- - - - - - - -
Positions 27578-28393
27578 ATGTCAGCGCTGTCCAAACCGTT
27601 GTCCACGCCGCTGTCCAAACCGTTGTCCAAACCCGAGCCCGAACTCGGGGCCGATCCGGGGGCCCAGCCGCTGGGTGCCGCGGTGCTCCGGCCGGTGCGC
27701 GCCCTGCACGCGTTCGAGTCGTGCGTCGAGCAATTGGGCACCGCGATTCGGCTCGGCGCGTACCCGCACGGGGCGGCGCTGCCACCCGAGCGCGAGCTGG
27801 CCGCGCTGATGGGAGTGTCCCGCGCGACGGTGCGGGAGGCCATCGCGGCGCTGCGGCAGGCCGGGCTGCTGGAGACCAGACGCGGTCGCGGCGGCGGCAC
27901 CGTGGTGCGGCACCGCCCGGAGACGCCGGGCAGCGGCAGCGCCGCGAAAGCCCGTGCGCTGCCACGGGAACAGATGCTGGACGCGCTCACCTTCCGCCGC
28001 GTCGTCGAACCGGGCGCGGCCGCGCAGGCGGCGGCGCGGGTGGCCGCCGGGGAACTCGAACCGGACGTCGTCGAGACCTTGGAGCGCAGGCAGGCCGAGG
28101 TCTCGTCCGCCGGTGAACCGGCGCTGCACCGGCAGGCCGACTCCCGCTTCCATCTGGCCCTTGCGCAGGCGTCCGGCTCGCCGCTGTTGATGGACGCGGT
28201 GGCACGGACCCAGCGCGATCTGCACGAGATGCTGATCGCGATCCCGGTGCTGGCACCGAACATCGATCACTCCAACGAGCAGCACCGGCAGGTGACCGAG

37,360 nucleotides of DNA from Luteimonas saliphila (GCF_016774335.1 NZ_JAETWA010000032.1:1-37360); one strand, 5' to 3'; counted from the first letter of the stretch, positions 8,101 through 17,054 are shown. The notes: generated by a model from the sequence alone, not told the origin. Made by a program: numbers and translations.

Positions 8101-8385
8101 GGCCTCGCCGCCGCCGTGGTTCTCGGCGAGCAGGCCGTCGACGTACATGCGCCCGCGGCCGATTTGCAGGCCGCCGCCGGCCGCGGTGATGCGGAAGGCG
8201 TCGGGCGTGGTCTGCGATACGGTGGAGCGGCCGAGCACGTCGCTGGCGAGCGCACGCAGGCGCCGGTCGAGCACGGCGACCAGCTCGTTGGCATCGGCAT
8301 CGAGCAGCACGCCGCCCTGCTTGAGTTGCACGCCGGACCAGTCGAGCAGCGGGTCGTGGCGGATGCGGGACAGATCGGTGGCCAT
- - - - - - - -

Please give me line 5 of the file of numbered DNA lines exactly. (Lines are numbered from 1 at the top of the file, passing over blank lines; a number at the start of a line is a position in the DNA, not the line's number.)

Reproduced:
27801 CCGCGCTGATGGGAGTGTCCCGCGCGACGGTGCGGGAGGCCATCGCGGCGCTGCGGCAGGCCGGGCTGCTGGAGACCAGACGCGGTCGCGGCGGCGGCAC